Because of the inherent relationship that is formed between health/fitness professionals and their participants, the law requires that health/fitness professionals provide reasonably safe facilities and programs for their participants. This legal requirement (or duty) is carried out through adherence to the proper standard of care. The programs can be protected from legal claims and resultant litigation through the development and implementation of a comprehensive risk management program that is reflected in all seven defenses in the Risk Management Pyramid. In the next legal column, we will address the specific steps in the risk management process.
3. Eickhoff-Shemek, J.M., D.L. Herbert, and D.P. Connaughton. Risk Management for Health/Fitness Professionals: Legal Issues and Strategies.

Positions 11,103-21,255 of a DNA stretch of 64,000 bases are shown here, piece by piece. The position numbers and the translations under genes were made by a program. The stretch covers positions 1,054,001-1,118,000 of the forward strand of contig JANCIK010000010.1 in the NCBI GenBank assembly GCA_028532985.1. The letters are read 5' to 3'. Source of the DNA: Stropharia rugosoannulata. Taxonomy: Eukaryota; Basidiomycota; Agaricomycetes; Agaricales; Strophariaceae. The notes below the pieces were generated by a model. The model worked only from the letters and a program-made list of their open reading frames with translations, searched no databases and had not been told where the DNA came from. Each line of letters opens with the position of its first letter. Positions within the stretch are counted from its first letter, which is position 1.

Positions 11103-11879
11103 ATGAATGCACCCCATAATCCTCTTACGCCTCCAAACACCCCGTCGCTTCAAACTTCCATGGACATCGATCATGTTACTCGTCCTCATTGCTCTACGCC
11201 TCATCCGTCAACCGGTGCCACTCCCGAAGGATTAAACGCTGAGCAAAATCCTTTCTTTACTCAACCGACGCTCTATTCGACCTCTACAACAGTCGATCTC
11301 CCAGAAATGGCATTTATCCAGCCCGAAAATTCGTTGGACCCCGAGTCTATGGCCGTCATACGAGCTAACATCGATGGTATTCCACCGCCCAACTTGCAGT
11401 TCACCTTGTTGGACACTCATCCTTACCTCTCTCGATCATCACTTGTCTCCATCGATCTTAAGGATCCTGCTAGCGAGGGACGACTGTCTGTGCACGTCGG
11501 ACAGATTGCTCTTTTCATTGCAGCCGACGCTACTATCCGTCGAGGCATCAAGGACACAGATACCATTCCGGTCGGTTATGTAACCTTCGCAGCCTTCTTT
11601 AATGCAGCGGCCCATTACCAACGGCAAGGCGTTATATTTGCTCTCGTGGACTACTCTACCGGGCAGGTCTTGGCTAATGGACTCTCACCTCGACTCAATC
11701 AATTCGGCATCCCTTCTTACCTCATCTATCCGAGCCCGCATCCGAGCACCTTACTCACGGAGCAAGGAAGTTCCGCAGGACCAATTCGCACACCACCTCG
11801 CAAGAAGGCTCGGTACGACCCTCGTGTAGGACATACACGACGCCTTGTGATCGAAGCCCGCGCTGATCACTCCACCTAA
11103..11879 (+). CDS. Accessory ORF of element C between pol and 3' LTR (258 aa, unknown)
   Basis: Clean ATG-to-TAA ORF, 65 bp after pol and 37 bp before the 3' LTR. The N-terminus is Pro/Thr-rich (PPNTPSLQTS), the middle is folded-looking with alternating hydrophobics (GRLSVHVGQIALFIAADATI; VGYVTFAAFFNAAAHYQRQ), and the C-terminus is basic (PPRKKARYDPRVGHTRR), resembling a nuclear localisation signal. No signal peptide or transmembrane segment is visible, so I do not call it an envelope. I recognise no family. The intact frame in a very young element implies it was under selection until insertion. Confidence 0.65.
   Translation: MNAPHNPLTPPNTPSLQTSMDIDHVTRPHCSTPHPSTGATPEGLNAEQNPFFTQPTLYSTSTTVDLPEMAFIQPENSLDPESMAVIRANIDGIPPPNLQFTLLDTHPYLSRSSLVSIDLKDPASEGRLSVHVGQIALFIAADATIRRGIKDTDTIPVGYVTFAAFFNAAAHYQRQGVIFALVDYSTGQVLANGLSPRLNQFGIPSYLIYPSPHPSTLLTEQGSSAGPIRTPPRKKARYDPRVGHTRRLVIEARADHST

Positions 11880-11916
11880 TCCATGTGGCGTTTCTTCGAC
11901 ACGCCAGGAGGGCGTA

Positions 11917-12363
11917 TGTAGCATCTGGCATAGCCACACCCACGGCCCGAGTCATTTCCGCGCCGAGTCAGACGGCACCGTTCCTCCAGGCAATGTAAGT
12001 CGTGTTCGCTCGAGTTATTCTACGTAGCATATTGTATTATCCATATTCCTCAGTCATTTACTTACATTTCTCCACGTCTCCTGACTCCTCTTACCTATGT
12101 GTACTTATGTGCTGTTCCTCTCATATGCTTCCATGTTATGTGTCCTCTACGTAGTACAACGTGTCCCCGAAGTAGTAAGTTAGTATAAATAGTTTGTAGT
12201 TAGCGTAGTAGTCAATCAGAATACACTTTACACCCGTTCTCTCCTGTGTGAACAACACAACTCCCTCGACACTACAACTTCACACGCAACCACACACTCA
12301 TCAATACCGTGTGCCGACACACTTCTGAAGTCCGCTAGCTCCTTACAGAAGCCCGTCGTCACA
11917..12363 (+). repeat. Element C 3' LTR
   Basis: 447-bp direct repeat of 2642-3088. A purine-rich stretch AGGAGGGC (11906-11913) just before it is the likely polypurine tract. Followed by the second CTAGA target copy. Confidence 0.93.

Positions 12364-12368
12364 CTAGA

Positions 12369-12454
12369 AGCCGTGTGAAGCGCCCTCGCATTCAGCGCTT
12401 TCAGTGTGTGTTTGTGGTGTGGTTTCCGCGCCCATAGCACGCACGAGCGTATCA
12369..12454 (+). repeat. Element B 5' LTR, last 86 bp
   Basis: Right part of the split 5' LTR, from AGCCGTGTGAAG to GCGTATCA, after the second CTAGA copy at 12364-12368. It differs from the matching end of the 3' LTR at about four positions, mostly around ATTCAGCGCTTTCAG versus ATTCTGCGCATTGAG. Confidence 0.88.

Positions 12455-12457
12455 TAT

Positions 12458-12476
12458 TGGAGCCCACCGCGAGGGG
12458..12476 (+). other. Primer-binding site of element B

Baltimore: Lippincott Williams & Wilkins, 2009.
4. ACSM's Health/Fitness Facility Standards and Guidelines.
3rd ed. Tharrett S.J., K.J. McInnis, and J.A. Peterson (Editors). Champaign: Human Kinetics, 2007.
5. Herbert, D.L. Illinois AED case to proceed on gross negligence claim. The Exercise Standards and Malpractice Reporter
22(2):17, 20-24, 2008.